PCOS Hair Loss Causes
PCOS hair loss is just one of many symptoms PCOS causes in women, which include irregular or absent menstrual periods, acne, fertility problems, pelvic pain, patchy and discolored skin, and abnormally excessive body and facial hair. Speaking of hair, another problem is that it can cause hair loss in females. This article will discuss 25 ways to prevent hair loss for those with PCOS.
But before we get to that, let’s discuss some other details about PCOS. PCOS is associated with obesity, type 2 diabetes, heart disease, sleep apnea, mood disorders, and endometrial cancer. Its onset is generally due to both genetic and environmental factors; one is at higher risk if they are obese, don’t exercise enough, or have a family history of PCOS. While PCOS doesn’t usually cause death, its related conditions can contribute to a fatality. PCOS currently has no bonafide cure.
Without further ado, here are 25 ways to ameliorate PCOS hair loss.
PCOS Hair Loss Tip #1: Diet
A good diet is important no matter what your circumstances are, but it is even more imperative for individuals with PCOS to watch what they eat. Unfortunately, diet recommendations seem to differ when you look around the internet, but even through the differing information, it’s really quite simple. Limit artificial foods, eat a bevy of greens and vegetables, and balance carbs and proteins.
A low-glycemic diet is best; it is one that emphasizes getting a majority of total carbohydrates from fruit, vegetables, and whole-grain sources. Make sure you are not deficient in Vitamin D, as that can often be one of the culprits.
PCOS Hair Loss Tip #2: Exercise
Exercise helps with reducing hair loss via PCOS for a very simple reason: it reduces testosterone. Cardio is good because it can also counteract weight issues– which like hair loss are common with PCOS– but it has to be done consistently to see positive results.
Resistance training is usually the most effective kind of cardio regimen for women with PCOS. With this being said, vary your routine. Also, make sure to take off one to two days a week from exercising; doing it three to five times a week is essential. Schedule the time on a regular basis so it’ll get done. As an auxiliary exercise, consider trying yoga for PCOS.
PCOS Hair Loss Tip #3: Reducing Stress
PCOS and stress are not a good combination. Like many of the other items on this list, limiting stress also applies to non-sufferers of PCOS. Ultimately, stress in general has been long thought to contribute to hair loss.
Stress leads to an increase of cortisol, a hormone that not only worsens hair loss, but can cause more serious problems including interference with learning and memory; lower bone density and immune function; and an increase in weight, blood pressure, cholesterol, and likelihood of heart disease.
Yoga and exercise, which were aforementioned, can help reduce stress. Likewise, one can try deep breathing. Since hair loss takes a couple of weeks to notice, it is important to be aware of how stressed you’re feeling.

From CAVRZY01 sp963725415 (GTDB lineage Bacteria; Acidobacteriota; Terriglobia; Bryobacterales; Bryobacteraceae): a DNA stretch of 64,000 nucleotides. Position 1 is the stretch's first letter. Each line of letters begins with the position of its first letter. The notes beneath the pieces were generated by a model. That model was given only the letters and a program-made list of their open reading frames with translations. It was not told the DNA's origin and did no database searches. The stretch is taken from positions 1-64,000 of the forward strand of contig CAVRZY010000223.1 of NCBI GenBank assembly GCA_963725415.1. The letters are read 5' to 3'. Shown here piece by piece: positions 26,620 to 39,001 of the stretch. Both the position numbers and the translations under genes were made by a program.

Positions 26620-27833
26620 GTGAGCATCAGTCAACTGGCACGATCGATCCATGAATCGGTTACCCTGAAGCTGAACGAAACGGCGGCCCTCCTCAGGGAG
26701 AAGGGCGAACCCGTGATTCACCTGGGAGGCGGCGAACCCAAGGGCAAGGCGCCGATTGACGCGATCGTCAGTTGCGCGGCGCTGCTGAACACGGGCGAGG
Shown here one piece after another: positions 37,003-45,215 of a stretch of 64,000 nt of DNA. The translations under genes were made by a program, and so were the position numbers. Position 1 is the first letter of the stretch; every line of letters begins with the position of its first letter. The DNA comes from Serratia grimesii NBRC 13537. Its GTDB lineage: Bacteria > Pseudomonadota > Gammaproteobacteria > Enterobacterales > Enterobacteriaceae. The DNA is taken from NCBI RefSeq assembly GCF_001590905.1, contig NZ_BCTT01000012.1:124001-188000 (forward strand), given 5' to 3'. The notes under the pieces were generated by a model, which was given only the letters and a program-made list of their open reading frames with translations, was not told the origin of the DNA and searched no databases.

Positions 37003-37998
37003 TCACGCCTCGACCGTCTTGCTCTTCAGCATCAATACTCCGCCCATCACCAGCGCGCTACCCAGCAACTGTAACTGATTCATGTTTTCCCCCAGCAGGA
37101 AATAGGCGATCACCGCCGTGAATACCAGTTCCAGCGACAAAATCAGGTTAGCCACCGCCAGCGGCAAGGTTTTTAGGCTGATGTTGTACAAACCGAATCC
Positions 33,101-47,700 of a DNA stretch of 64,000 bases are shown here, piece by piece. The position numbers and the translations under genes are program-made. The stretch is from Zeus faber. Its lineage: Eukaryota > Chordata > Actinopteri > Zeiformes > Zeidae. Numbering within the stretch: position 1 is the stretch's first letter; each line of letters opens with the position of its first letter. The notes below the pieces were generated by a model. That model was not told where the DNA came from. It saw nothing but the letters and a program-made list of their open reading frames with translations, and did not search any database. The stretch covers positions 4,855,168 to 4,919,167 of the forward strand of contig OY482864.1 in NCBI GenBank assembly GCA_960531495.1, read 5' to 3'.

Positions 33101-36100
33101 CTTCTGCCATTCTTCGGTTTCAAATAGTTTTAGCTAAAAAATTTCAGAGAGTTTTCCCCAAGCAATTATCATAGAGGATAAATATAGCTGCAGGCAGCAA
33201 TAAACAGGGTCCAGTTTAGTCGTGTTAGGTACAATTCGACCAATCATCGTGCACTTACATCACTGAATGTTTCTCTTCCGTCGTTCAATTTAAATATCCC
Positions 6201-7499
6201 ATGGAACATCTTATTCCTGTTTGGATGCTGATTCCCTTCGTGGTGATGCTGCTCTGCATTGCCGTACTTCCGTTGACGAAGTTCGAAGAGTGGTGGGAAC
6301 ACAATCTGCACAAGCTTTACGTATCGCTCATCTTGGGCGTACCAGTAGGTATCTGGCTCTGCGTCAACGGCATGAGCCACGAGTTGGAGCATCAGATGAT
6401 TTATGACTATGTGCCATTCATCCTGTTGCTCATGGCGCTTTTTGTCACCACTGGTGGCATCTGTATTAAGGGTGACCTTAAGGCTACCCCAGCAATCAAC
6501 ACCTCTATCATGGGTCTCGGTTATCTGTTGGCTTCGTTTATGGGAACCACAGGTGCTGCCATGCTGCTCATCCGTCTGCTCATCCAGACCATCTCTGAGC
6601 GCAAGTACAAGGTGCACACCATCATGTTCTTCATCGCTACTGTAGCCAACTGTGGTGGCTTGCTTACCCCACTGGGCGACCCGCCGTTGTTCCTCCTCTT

PCOS Hair Loss Tip #4: Sleep and Eat Regularly
Not getting enough sleep can ultimately affect your mood and other functions, as sleep is regulated by two hormones: serotonin and melatonin. When these two hormones are out of balance, other hormones are affected as well. Getting enough sleep is also be an important factor for losing weight with PCOS.
Eating regularly keeps your blood sugar stable, which likewise keeps hormones from being subjected to lows and highs. Of course, do not overeat, but do not miss meals if you can help it.
Ultimately, if your hormones are not in a state of flux, you will notice that symptoms will be lessened– including hair loss.
Hair Loss Tip #5: Taking Care of Your Hair
There are many different ways of caring for hair that harm it for PCOS sufferers. For example, pulling hair back can lead to aggravation and hair loss, especially if one regularly transitions between different styles. Perms, dying, and bleach should be out of the question.
Limit the number of products that you use, especially those containing alcohol or sulfate, as they can deprive your hair of its health, natural growth, and essential oils. It is a good idea to experiment with how often you wash your hair; eventually, your hair will produce less oil as you wash it less.
Using a shampoo that contains organic ingredients to remove DHT (dihydrotestosterone) residue is also advisable. DHT, a derivative of testosterone, contributes to baldness.
PCOS Hair Loss Tip #6: Supplements
Although no supplement will completely ameliorate PCOS hair loss, one can help. Saw palmetto, which is produced by many different brands, helps suppress testosterone levels. 320 milligrams daily for six weeks– or however long issues persist– is a viable option. It should not be taken when pregnant or nursing.
Seven to nine milligrams of biotin can help with hair growth. 16 ounces of spearmint tea a day has been known to reduce testosterone and balance other hormones. N-acetyl Cysteine has been shown to reduce testosterone and improve insulin resistance in women with PCOS. Of course, this is not exhaustive– other supplements can be effective as well.
Hair Loss Tip #7: Jojoba Oil
Most topical treatments are not effective for PCOS– they are typically ineffective at targeting the hair follicle– but jojoba oil can help. It can provide improvement to hair quality, prevent hair loss, and even help hair regrow.
It can be incorporated into your shower routine. Before going into the shower, warm about 1 tablespoon of jojoba oil and massage it into your scalp. Wash it out of your hair as you would with shampoo.
PCOS Hair Loss Tip #8: Reduce Toxins
Unfortunately, toxins from the environment are aplenty, especially if one lives in a big city; these toxins can interfere with normal hormone functioning. This hormonal imbalance has many consequences, including hair loss.
A big part of avoiding toxins lies in one’s diet. Try to consume organic products, for starters; don’t eat farmed fish; and avoid artificial and processed foods. Also, consider using all-natural cleaning products. These are things you can control, unlike external factors like pollution.